Monday, 13 July, 2020
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OPINION

Challenges Of Hospital Waste Management



Om Prakash Ghimire

 

Managing wastes generated from hospitals and other health care facilities has emerged as one of the serious health issues globally. Such wastes are required to be managed separately considering their potential health hazards for the people. Combining these wastes with general ones poses additional health risks. It is challenging tasks to manage hospital wastes properly and reduce their potential risks as they may have an adverse impact on human health as well as the environment.
Numerous have been concerns raised at a recently held national workshop on Integrated Health Care Waste Management and WASH. Participated in by more than 300 participants the gathering was first of its kind in Nepal. Extensive discussions were held on integrated health care waste management at the initiative of the government. The workshop brought major health issues associated with hospital wastes to light and piled pressure on the authorities to address them with high priority.

National status
Currently, there are about 6,000 health institutions, including big hospitals and health posts, in Nepal. With the expansion of infrastructure and services, the quantity of wastes generated by this sector has been increasing every year. A survey conducted on some health institutions in various parts of the country, including Kathmandu following the 2015 earthquake revealed that 27 per cent of infectious waste generated from health institutions was mixed with general waste, increasing the infectious waste to 55 per cent.
The country’s health care sector produces about 1.35 kg of waste per patient daily. According to a study conducted by the Ministry of Health and Population, about 15 to 20 per cent of the waste generated by health institutions is contagious. The amount of waste production is even higher in developed countries. There is a lack of adequate disposal and management of such waste.
Only 84 per cent of health institutions have good water supply, according to another survey. It was conducted on the status of environmental health in 31 hospitals from 5 different areas of the country. The survey disclosed that only 45 per cent of toilets were functional, three per cent of hospital waste water was managed, and 35.5 per cent of health institutions had waste management practice. However, only three per cent of hospitals were found opting for an integrated waste management system. This shows that the condition of the integrated health care waste management is very poor in Nepal. The incinerated substance containing chlorine produces dioxins and furans adversely affect human health. Hence, the problems associated with hospitals can be minimised through proper waste management.
The mortality rate of patients suffering from non-communicable disease is 67 per cent in Nepal. Studies show that environmental factors have played significant role in spreading non-communicable diseases. Adverse environmental conditions are said to be responsible for nearly two dozen diseases. About 22-57 per cent of such diseases are associated with environmental factors. For example, 57 per cent of the causes of diarrhea have something to do with the environment. About 12.5 million people die worldwide annually. As per a report published by the World health Organisation (WHO), environmental hazards are responsible for about 23 per cent of the total deaths.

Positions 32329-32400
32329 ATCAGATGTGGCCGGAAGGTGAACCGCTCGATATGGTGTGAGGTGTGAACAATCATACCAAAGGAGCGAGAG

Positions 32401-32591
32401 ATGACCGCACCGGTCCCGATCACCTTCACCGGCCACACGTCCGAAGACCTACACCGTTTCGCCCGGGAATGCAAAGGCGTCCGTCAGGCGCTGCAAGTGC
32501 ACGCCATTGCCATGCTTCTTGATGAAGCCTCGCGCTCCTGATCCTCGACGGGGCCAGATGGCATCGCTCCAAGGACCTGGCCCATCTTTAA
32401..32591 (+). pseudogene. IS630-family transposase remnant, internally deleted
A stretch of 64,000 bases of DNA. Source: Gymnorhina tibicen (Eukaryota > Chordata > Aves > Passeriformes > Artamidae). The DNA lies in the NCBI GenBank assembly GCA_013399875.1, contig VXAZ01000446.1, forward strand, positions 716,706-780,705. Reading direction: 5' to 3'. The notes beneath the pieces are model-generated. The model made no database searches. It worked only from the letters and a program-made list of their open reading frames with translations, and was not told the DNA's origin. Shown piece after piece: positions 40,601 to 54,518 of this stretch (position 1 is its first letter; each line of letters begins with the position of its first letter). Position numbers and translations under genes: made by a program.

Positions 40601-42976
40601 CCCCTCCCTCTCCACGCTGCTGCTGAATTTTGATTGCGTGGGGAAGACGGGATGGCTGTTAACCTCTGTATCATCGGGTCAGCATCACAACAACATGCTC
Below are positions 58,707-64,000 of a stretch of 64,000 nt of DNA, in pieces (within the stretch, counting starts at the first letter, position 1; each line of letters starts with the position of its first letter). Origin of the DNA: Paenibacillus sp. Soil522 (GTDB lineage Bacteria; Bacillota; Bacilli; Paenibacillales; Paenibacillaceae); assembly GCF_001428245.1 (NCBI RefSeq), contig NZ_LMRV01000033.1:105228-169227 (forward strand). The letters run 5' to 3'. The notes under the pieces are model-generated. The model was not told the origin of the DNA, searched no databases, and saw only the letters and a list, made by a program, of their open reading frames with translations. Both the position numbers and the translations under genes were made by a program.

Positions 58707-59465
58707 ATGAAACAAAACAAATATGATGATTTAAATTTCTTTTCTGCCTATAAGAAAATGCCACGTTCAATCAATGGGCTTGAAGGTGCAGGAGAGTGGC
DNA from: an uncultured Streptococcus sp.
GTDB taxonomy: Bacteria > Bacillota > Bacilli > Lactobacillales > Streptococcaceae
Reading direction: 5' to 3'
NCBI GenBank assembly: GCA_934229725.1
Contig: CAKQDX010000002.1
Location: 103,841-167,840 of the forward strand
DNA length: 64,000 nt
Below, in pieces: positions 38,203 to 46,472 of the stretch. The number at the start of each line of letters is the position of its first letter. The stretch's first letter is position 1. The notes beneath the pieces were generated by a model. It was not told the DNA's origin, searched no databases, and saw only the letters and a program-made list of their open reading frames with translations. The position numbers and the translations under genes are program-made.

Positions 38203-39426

Such facts clearly illustrate the close link between human health and sanitation and cleanliness of the environment. Referring to the hazardous wastes being generated by health care facilities, Minister for Health and Population Bhanubhakta Dhakal said the number of people getting sick due to such wastes was much higher than those who get cured at the facilities.
It is the responsibility of all the federal, state and local governments to properly manage wastes generated from health care facilities. The Constitution has assigned them to regulate the health care institutions in an effective manner. Therefore, to seek a sustainable solution to the problem of health care waste management, there is a need for all the governments to have more effective policies. They also need to make necessary institutional arrangements and work in a coordinated manner. The workshop also came up with a 12-point resolution to addressing the issue with joint efforts from the government, the private sector, non-governmental organisations and the community. If dedicated efforts are made to translate the commitment into reality, the country will make headway in addressing the burning issue of the health care waste management.

Way out
The general public, development partners, and private sector have also committed to moving ahead hand-in-hand with the government to deal with this problem. The government should focus on integrated management of health care waste. The health facilities can join hands with the private sector to provide pure drinking water and improve the condition of sanitation and hygiene. Moreover, every health care facility must develop a health care waste management guideline and follow it strictly. An effective implementation of the recently adopted 12-point declaration will be instrumental in addressing the issue. An operational work plan needs to be developed in order to do away with the protracted problem of health care waste management in the country.

(Social science researcher/TV journalist, Ghimire is associated with Watchdog Media Services Pvt. Ltd.) 

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